In an economy that is substantially driven by the housing market and exports, both sectors have seen deep wounds. New housing in January-April fell by more than 20% and exports have fallen in six of the last eight months. Imports too are down.

This is despite the monetary easing and the fiscal support provided. While the US and central banks elsewhere have been jacking up interest rates, China has been easing up on monetary policy. Going further too, the Bank of China would be compelled for further easing due to dented economic data and slowdown which has hurt the Yuan already. Hence, the slide up to 7.35-7.40 from the current 7.25 is much more likely to happen in the coming months despite PBOC intervention if one must go by the math.

The BoJ’s struggle to keep up with the Yen…

A decades-long deflated country has finally seen some consistent inflation in the recent pastJapan’s economy expanded at a faster-than-expected pace boosted by consumption.

Following, a technical recession at the end of last year, the GDP expanded at an annualized pace of 1.6% in the first quarter of the year. The better-than-expected result is likely to keep speculation alive that the Bank of Japan may start normalizing its policy after a decade of aggressive monetary easing. However, looking at the nation’s ballooning debt to GDP which stands at 264%, raises questions about its ability to repay it if the interest rates go high.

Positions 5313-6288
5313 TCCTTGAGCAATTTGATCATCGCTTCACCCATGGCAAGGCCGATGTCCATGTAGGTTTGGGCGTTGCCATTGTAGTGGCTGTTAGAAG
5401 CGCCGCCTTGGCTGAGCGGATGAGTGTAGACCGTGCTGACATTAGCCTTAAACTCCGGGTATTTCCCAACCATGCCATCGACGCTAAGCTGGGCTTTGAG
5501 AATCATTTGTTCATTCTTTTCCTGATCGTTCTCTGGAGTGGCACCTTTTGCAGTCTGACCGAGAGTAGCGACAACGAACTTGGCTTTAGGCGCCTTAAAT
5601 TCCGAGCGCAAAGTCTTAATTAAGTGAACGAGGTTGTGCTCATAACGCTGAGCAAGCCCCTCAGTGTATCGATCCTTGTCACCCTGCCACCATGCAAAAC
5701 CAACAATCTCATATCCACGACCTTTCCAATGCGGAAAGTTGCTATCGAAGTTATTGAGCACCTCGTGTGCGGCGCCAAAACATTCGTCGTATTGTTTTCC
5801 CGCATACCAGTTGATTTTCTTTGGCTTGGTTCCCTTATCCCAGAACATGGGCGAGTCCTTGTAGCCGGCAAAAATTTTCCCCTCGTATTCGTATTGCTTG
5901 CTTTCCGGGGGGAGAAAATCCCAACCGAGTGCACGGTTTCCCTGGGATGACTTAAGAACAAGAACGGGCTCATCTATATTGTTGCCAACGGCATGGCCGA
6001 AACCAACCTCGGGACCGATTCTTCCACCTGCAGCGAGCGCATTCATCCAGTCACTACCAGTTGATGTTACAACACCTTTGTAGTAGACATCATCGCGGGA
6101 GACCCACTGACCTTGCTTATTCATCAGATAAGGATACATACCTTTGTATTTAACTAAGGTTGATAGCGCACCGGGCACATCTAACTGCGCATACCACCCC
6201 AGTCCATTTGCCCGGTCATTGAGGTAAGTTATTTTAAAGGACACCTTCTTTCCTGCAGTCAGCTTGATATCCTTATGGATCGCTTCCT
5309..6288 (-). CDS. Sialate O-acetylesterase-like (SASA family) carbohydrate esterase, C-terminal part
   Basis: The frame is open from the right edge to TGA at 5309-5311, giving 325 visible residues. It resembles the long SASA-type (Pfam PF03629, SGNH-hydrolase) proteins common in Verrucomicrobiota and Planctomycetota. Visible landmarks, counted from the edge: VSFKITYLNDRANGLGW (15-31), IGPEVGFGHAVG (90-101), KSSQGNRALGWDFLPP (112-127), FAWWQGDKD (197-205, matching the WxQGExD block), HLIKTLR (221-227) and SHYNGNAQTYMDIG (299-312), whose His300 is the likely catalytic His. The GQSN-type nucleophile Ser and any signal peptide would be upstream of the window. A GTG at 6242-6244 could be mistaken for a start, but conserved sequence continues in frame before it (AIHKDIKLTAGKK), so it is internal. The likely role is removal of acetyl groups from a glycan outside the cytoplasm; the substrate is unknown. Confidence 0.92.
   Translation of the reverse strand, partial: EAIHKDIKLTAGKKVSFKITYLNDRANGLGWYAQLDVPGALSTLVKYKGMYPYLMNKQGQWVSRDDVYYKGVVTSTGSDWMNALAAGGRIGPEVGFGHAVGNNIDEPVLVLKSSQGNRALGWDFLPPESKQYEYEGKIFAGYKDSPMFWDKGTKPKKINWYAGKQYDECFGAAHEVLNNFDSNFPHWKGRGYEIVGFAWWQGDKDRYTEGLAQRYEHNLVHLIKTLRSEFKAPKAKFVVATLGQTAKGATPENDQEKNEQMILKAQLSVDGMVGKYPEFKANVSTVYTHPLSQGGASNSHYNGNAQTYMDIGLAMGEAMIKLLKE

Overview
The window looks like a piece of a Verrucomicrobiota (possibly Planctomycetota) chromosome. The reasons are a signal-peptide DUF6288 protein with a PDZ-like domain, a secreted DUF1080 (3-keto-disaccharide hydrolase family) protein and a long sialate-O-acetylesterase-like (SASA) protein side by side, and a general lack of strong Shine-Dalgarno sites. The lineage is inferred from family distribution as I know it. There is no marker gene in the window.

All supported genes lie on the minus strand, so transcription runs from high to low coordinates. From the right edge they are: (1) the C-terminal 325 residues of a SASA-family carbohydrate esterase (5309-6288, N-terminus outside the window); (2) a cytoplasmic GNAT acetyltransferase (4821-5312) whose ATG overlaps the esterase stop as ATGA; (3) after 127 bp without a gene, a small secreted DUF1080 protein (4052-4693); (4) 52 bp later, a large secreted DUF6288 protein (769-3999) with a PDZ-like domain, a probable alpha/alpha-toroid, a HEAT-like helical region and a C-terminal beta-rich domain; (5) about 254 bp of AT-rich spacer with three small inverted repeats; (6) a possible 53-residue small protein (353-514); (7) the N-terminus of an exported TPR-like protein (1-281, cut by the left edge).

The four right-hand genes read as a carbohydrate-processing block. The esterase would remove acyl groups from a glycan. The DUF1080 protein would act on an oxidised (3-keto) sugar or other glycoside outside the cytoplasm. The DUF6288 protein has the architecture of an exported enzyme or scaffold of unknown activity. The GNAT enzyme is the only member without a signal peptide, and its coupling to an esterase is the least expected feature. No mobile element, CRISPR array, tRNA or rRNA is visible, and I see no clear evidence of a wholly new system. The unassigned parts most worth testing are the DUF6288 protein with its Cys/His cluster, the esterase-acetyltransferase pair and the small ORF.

While on the surface, Inflation in the world’s third-largest economy, Japan, has been rising for more than a year, people’s buying power continued to fall in real terms. The regular wages have gained the highest since 1995 but the real wages outstripped by inflation are in contraction and household’s buying power has been squeezed.

In the given scenario, the BoJ going out of the league for a policy change from the current ultra-loose stance is not likely in the seen future. Hence, this keeps the sword hanging on the JPY which has bled this year. Being protected around the 145 marks with the verbal intervention by BoJ, how far will it remain resilient? In the absence of intervention or otherwise, if the 145 is taken out in USDJPY, the last year’s high of 150 can be touched, further having the potential to move towards 155 levels.

Amit Pabari is Managing Director at CR Forex Advisors. The views expressed in this article is his personal views.